In City of New York v. Exxon Corp., the court determined that 42 U.S.C. § 9613(f) (2) applied to bar claims for contribution in private settlements with the City of New York. Id., 697 F. Supp. at 685. That court made this determination even though the language of the statute explicitly applied to bar claims for contribution only in cases when the PRP *532 "has resolved its liability to the United States or a State." Id. There, the court explained, "CERCLA is essentially a remedial statute designed by Congress to protect and preserve public health and the environment. [Courts] are therefore obligated to construe its provisions liberally to avoid frustration of the beneficial legislative purposes." Id., citing Dedham Water Co. v. Cumberland Farms Dairy, Inc., 805 F.2d 1074, 1081 (1st Cir.1986). Additionally, in City of New York v. Exxon Corp., quoting Dedham, 805 F.2d at 1081, the court reasoned that since one of the principal purposes of CERCLA is to ensure "that those responsible for problems caused by the disposal of chemical poisons bear the costs and responsibility for remedying the harmful conditions they created," allowing the City to proceed to settle private claims under section 42 U.S.C. § 9613(f) (2), and barring claims for contribution in private settlements "would certainly advance the Act's remedial purposes by encouraging early and complete settlements." City of New York v. Exxon Corp., 697 F. Supp. at 685.

In Allied Corp. v. Acme Solvent Reclaiming, Inc., 771 F. Supp. 219 (N.D.Ill.1990), Judge Roszkowski of the Northern District of Illinois was likewise faced with determining whether private parties who settle CERCLA claims with other private parties are protected from claims for contribution. In holding that non-settling Superfund defendants are barred from making any existing or future cross-claims for contribution against the settling defendants, he noted the federal courts' strong interest in promoting settlement:

 
This interest is especially pronounced in complex matters such as CERCLA claims, where the amount of evidence to be gathered for assessing liability is voluminous. It is hard to imagine that any defendant in a CERCLA action would be willing to settle if, after the settlement, it would remain open to contribution claims from other defendants. The measure of finality which a cross-claim bar provides will make settlements more desirable. A settling defendant therefore "buys its peace" from the plaintiff, as being relieved of liability to co-defendants frees the settling defendant from the litigation.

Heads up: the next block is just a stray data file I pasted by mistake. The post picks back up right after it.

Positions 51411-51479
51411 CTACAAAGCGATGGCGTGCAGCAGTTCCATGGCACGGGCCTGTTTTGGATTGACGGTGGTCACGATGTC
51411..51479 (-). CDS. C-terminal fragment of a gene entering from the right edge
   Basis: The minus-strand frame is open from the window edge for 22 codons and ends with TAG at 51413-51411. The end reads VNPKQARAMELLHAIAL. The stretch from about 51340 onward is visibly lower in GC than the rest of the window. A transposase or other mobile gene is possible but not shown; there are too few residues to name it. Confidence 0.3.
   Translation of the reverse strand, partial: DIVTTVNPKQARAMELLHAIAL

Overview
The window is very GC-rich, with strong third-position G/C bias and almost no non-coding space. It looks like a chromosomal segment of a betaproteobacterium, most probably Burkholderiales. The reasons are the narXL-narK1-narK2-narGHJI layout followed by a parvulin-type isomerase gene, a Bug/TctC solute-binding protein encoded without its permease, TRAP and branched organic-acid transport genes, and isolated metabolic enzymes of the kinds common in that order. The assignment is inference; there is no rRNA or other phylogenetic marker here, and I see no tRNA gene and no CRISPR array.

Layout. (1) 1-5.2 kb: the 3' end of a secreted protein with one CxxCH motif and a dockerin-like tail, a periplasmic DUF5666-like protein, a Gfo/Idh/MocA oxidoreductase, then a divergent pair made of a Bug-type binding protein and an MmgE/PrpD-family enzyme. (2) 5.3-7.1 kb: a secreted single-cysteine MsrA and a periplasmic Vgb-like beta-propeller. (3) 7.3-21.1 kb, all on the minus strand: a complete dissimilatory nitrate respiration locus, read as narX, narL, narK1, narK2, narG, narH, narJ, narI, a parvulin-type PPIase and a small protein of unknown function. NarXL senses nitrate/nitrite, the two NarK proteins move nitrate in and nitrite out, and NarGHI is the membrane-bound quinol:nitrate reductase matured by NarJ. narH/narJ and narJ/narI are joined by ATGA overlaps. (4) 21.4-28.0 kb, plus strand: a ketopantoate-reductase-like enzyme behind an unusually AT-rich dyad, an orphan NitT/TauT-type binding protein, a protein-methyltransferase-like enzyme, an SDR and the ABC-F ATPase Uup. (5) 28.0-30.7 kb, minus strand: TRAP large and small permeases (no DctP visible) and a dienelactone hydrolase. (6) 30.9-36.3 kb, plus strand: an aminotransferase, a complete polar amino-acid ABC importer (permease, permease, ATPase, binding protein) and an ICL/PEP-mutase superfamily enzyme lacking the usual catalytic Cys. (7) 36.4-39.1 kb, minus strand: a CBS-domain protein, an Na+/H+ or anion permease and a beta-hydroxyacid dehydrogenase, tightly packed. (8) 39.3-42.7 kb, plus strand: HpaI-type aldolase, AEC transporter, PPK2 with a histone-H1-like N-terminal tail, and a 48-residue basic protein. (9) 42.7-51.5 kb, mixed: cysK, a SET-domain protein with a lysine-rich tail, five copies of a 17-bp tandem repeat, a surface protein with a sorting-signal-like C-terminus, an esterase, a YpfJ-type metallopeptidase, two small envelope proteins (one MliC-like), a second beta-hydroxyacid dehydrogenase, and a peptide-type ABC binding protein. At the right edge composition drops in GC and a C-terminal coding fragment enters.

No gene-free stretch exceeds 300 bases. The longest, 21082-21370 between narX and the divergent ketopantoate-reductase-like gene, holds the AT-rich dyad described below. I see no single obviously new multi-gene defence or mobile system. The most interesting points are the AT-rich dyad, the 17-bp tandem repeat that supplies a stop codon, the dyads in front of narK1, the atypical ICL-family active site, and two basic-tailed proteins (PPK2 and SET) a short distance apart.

Id., 771 F. Supp. at 223.

In addition to Allied Corp., supra, and City of New York v. Exxon, supra, many courts that have addressed this issue have determined that private settling parties are protected from claims for contribution which may be brought by other PRP's. See Lyncott Corp. v. Chemical Waste Management Inc., 690 F. Supp. 1409, 1417 (E.D.Pa.1988); United States v. Conservation Chemical Co., 628 F. Supp. 391, 402, (W.D.Mo.1985); Comerica Bank-Detroit v. Allen Industries, Inc., 769 F. Supp. 1408, 1414 (E.D.Mich.1991).

This court wholly embraces CERCLA's policy of favoring settlement. In all Superfund litigation before this court, as much of the PRP's environmental liability response resources as are necessary and appropriate will be spent cleaning up hazardous waste sites; inordinate amounts of those resources will not be spent on legal fees and related costs not directly associated with remedying the sites. Accordingly, in order to further CERCLA's settlement-favoring policy, the court finds that the Non-Settlors are barred from making claims for contribution against the Settlors.

 
Settlement Approval

The next issue facing the court is whether the settlements should be approved. The Non-Settlors argue that settlement at this point is "premature" due to insufficient discovery and "prejudicial" because the parties' "fair share" of responsibility cannot yet be determined.

The approval of a consent decree in the CERCLA context is "committed to the trial court's informed discretion." Cannons Engineering Corp., 899 F.2d at 84. In Conservation Chemical, the court set out the following three factors courts must apply in deciding whether to approve a proposed decree: 1) whether the decree is consistent with the law; 2) whether the terms of the decree are fair and adequate; and 3) whether the settlement is reasonable. Id., 628 F. Supp. at 399-400. The underlying purpose of this examination is to determine whether the settlement adequately protects the public interest, *533 mindful of "the clear public policy favoring settlements." Id.; see also City of New York v. Exxon Corp., 697 F. Supp. at 692. Furthermore, it is not the court's function to determine whether the proposal is the best possible settlement that could have been obtained or one which the court itself might have fashioned, but rather "whether the settlement is within the reaches of the public interest." Cannons Engineering Corp., 899 F.2d at 84.

The proposed settlement is in accordance with CERCLA law, and is likewise consistent with CERCLA's purpose of remediating hazardous waste sites as efficiently as practical. Further, this proposed settlement was entered into in good faith, and is the product of extensive arms-length negotiations. The Non-Settlors have put forth no evidence that the settlements have been otherwise achieved.